Saturday, August 16, 2014

Notre Dame Conducts Academic Fraud Investigation

Notre Dame coach Brian Kelly expressed his disappointment Saturday about the school's academic misconduct investigation involving four of his players, saying that he was shocked and disappointed when athletic director Jack Swarbrick called him into his office Thursday to inform him of the news.
"I will be on the outside looking in as it relates to this ongoing process," Kelly said.
Speaking publicly for the first time since news broke Friday that DaVaris DanielsKeiVarae RussellIshaq Williams and Kendall Moore would be withheld from practicing with the Fighting Irish because of potential academic misconduct, Kelly acknowledged the personnel hits his program has taken in recent years because of the school's academic demands, while also saying that he took the Notre Dame job five years ago because he wanted to be associated at a place with such high standards.
Friday's news was the latest academic-related hit Notre Dame's prominent athletic teams have taken in the last 15 months, as the school suspended Golson, the football team's starting quarterback, last fall semester following what Golson called "poor academic judgment" the previous spring. Golson was re-instated last winter.
Daniels, Notre Dame's top wide receiver, and Jerian Grant, the basketball team's leading scorer, were in similar situations as Golson, being suspended for the spring semester this year before being reinstated in June. (Daniels had cited poor grades for his suspension, while Grant cited poor judgment.)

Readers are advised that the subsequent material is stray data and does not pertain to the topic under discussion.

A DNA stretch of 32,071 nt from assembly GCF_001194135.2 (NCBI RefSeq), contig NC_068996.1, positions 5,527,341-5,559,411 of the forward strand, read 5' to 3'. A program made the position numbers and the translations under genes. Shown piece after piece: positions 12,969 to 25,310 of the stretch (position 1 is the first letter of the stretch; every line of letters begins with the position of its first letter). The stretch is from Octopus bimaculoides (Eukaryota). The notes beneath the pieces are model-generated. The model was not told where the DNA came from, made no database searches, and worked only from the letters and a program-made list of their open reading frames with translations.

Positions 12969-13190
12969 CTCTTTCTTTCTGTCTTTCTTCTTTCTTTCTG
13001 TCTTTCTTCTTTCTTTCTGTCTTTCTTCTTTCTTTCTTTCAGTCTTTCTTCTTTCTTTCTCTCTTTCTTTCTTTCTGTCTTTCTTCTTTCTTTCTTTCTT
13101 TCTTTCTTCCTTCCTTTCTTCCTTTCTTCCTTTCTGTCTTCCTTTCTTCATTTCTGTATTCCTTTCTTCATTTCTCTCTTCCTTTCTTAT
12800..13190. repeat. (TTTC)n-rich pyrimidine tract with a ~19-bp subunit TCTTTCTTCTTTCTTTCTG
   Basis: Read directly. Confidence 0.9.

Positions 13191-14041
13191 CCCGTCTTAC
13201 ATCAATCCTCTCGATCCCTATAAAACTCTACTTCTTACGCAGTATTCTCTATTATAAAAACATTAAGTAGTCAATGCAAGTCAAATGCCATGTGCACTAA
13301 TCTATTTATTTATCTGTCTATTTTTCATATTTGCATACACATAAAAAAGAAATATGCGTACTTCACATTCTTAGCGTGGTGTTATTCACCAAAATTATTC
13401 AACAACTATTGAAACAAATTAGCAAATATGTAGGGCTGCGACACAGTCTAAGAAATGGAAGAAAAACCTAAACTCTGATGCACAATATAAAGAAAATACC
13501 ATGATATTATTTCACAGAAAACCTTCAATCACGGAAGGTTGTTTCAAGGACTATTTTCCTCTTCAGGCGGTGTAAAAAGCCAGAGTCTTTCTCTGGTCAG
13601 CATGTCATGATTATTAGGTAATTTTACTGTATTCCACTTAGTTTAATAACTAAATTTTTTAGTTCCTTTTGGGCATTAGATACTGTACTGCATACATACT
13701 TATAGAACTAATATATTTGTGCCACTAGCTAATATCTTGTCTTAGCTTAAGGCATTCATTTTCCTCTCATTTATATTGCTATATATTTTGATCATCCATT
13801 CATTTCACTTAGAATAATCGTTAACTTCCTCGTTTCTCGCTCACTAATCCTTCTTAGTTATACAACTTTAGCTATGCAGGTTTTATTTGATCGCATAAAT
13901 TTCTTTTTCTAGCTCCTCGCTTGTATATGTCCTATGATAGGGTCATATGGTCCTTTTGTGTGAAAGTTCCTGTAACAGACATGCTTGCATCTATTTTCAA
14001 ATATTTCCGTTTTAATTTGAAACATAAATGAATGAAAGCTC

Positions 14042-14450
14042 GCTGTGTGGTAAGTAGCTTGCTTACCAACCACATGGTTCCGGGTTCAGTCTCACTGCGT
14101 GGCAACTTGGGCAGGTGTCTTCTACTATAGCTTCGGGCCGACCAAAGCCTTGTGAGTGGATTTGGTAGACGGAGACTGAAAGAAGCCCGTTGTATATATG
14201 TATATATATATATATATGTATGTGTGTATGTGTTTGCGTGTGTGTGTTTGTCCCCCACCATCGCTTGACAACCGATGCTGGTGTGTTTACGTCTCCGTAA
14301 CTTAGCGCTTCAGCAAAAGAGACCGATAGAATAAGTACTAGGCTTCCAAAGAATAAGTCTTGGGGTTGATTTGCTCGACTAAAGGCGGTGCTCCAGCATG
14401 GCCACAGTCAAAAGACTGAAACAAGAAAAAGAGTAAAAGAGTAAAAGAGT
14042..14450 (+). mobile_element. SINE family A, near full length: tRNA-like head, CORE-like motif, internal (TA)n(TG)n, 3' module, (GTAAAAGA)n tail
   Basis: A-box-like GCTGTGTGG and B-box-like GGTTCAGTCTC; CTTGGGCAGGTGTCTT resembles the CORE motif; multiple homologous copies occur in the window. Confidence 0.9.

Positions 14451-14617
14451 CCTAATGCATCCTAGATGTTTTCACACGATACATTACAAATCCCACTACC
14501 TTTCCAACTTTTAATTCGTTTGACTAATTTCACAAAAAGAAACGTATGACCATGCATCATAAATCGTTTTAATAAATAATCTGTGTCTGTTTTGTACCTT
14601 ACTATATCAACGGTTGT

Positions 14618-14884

Now Daniels is among a group of football players -- including three starters -- that is being investigated internally for academic misconduct.
Kelly said he has not talked to the four players being investigated, clarifying that they cannot practice or play with the team but are welcome in the football building for meals and other activities. He said he will withhold them from team and position meetings for now, and he said that he has not been told of any other players on his current team who are being investigated.
Kelly said that he has not been interviewed or investigated himself.
Daniels, Russell, Williams and Moore were a part of Notre Dame's 2012 team that went 12-1 and lost in the BCS national championship game to Alabama. The Rev. John Jenkins, the school's president, said Friday that the school would vacate victories if it determines players have been ineligible during past competition.
Kelly said a potential vacating of the Irish's 2012 wins would not alter his view of that season's accomplishments.